Today’s environmental laws and regulations put the responsibility of tracking used oil and similar waste streams on the user.
In fact, when it comes to the streams that are generated in companies operating throughout the United States, all have one thing in common: cradle-to-grave responsibility.
Each state has specific requirements, but the general concept of unreliquished responsibility is a universal theme. Some companies have the luxury of internally processing used oil streams by re-refining them (for example, crude oil refineries).
However, most companies must rely on a qualified used oil management company that can handle this stream for them. If the waste stream is improperly handled, the generating company could end up part of a superfund site - a very expensive proposition for any business.
How does a used oil generator assure that the used oil collector is managing the disposal and documentation issues properly? Three words: Do some homework!
Understanding the terminology is a great place to begin. Some common terms that should be clearly understood are:
The characteristics of the stream and how each state views that stream ultimately determine whether or not the used oil stream is in fact “waste” in the eyes of the law. If it is a waste, it must be treated as such through a company or agency qualified to handle waste streams.
If it’s not classified as waste and it is a “recyclable stream”, then it is appropriate to find a company that can handle the used oil and the associated environmental concerns.
Used Oil Is*
Used Oil Is Not
• Synthetic oil — usually derived from coal, shale or polymer-based starting material.
• Engine oil — typically includes gasoline and diesel engine crankcase oils and piston-engine oils for automobiles, trucks, boats, airplanes, locomotives and heavy equipment.
• Transmission fluid
• Refrigeration oil
• Compressor oils
• Metalworking fluids and oils
• Laminating oils
• Industrial hydraulic fluid
• Copper and aluminum wire drawing solution
• Electrical insulating oil
• Industrial process oils
• Oils used as buoyants
* This list does not include all types of used oil.
• Waste oil that is bottom clean-out waste from virgin fuel storage tanks, virgin fuel oil spill cleanups, or other oil wastes that have not actually been used.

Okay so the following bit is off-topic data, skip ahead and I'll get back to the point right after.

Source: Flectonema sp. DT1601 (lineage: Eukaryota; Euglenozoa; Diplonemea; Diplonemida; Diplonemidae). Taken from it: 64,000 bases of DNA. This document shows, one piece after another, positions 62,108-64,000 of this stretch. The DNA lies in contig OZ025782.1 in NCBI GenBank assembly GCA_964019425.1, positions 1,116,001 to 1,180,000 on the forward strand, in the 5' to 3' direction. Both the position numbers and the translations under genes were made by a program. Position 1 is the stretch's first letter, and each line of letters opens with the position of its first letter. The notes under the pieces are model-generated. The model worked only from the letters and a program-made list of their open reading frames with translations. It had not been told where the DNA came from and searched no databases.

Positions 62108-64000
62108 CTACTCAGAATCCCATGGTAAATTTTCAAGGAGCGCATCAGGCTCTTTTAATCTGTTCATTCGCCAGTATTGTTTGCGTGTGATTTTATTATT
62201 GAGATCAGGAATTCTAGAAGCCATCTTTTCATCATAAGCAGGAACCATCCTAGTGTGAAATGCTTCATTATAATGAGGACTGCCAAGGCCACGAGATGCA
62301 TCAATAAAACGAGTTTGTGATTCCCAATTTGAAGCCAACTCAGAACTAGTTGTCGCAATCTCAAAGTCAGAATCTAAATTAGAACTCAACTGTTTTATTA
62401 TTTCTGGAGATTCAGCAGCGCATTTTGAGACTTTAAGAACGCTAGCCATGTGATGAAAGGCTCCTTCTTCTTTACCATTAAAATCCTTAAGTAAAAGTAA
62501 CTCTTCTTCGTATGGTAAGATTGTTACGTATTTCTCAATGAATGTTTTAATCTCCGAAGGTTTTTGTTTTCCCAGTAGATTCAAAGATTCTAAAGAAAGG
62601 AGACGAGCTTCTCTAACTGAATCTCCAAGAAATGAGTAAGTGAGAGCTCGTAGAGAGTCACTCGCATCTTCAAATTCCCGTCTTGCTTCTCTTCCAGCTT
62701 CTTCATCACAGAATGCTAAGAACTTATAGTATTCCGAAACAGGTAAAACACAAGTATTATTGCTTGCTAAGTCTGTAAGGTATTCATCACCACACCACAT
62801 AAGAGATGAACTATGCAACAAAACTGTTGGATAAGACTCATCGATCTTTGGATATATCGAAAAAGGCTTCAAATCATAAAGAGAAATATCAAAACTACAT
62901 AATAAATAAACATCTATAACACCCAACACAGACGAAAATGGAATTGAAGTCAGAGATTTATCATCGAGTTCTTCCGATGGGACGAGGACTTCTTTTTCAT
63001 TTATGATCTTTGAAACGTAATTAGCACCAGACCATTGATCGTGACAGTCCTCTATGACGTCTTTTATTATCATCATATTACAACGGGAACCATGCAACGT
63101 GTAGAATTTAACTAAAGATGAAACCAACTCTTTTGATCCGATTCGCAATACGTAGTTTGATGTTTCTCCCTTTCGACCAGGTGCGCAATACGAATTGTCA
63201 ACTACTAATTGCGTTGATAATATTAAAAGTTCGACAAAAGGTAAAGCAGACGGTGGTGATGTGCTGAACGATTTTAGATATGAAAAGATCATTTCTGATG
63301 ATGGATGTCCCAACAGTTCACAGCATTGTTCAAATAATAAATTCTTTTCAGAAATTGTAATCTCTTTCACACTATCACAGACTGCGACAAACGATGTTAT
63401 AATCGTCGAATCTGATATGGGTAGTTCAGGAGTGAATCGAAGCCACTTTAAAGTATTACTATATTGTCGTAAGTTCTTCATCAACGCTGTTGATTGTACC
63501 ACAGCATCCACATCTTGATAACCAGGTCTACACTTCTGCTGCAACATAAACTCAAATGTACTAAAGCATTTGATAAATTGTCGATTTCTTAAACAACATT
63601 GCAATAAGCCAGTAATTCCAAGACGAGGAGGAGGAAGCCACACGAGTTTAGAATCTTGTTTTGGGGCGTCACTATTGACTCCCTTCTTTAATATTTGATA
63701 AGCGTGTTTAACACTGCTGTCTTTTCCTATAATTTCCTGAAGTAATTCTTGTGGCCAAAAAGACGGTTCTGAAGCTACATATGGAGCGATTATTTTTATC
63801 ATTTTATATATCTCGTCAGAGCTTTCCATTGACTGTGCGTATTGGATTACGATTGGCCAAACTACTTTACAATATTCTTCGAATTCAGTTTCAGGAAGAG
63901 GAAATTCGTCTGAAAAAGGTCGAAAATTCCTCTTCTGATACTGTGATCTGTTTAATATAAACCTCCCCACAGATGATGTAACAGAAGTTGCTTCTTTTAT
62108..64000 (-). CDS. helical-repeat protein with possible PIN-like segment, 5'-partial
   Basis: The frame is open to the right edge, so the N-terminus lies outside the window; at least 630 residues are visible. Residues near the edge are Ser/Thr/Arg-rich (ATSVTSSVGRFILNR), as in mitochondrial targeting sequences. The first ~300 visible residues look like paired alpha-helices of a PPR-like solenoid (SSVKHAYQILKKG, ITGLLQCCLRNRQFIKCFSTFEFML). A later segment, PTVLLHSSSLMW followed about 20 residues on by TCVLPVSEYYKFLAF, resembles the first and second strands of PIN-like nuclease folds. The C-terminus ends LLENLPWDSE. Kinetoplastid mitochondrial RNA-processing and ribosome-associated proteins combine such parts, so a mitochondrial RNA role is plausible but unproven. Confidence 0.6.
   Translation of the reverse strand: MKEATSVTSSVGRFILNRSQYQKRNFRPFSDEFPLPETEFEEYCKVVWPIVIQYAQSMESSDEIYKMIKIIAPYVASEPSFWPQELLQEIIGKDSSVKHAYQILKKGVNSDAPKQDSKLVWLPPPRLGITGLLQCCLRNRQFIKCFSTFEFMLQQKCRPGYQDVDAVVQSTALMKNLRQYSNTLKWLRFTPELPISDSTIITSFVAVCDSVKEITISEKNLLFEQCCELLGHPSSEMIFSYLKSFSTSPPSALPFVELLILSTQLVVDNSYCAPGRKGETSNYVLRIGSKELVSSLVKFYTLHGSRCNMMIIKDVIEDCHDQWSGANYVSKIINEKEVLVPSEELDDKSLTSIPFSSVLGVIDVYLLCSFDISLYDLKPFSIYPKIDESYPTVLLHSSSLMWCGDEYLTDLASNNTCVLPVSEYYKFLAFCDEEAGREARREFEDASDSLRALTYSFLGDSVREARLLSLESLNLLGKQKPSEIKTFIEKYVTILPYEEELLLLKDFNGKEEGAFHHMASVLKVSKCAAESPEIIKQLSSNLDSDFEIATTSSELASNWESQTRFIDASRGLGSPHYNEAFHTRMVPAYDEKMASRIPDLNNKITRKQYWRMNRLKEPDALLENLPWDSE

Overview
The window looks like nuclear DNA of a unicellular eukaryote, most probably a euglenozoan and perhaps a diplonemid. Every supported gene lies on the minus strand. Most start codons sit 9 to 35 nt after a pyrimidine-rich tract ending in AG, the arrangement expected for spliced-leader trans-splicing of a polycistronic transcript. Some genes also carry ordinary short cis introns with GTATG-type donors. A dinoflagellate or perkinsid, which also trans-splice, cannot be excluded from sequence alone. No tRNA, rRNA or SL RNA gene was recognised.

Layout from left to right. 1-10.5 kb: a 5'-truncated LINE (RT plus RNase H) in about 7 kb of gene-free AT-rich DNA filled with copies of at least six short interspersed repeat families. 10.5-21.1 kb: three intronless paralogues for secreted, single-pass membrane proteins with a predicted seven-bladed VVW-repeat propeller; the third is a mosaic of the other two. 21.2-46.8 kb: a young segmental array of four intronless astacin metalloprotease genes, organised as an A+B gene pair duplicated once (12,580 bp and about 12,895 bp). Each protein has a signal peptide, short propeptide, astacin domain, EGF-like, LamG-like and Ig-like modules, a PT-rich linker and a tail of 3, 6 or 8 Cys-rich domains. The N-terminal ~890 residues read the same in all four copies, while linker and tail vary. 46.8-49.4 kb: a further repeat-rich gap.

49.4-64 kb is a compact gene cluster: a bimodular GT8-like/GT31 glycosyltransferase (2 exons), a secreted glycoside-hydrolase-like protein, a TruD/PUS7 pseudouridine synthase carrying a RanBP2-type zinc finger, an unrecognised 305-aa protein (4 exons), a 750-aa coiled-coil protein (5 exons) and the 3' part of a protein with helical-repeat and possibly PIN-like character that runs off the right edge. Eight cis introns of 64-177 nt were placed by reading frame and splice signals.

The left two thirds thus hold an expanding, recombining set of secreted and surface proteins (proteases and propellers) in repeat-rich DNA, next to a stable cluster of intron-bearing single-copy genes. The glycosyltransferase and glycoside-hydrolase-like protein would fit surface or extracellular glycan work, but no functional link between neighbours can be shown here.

• Products such as antifreeze and kerosene
• Vegetable and animal oil, even when used as a lubricant
• Petroleum distillates used as solvents
* Oils that do not meet EPA’s definition of used oil can still pose a threat to the environment when disposed of and could be subject to the RCRA regulations for hazardous waste management.
How does one select the right oil recycler for his company? There are several factors to consider, such as:
To answer the preceeding questions, visit the supplier to make sure you’re comfortable with the quality and integrity of the process.
How is the used oil recycled? So, where does all the used oil go? The size of the used oil market is impressive: according to both the American Petroleum Institute (API) and a 1998 U.S. Department of Energy study, there is more than a billion gallons of used oil generated in the United States.
Products from the waste stream are resupplied in a variety of uses, as shown in Figure 1.
Figure 1. Applications of Recycled Oil
Each use of used oil has its own requirements and/or specifications. One of the largest uses is burning for energy recovery (for example, in boilers and asphalt plants). Table 2 summarizes some of the specifications used oil must meet in order to be burned for energy recovery.
|Arsenic||5 ppm maximum|
|Cadmium||2 ppm maximum|
|Chromium||10 ppm maximum|
|Lead||100 ppm maximum|
|Total Halogens||4,000 ppm maximum|
|PCBs||<2 ppm maximum|
Table 2. Constituent/Property - Allowable Levels2
State-specific rules can vary, but the federal rules that must be adopted by each state as the minimum requirements are found under Title 40 of the Federal Regulations at Part 279.
“Managing Used Oil.” Machinery Lubrication, September-October 2004.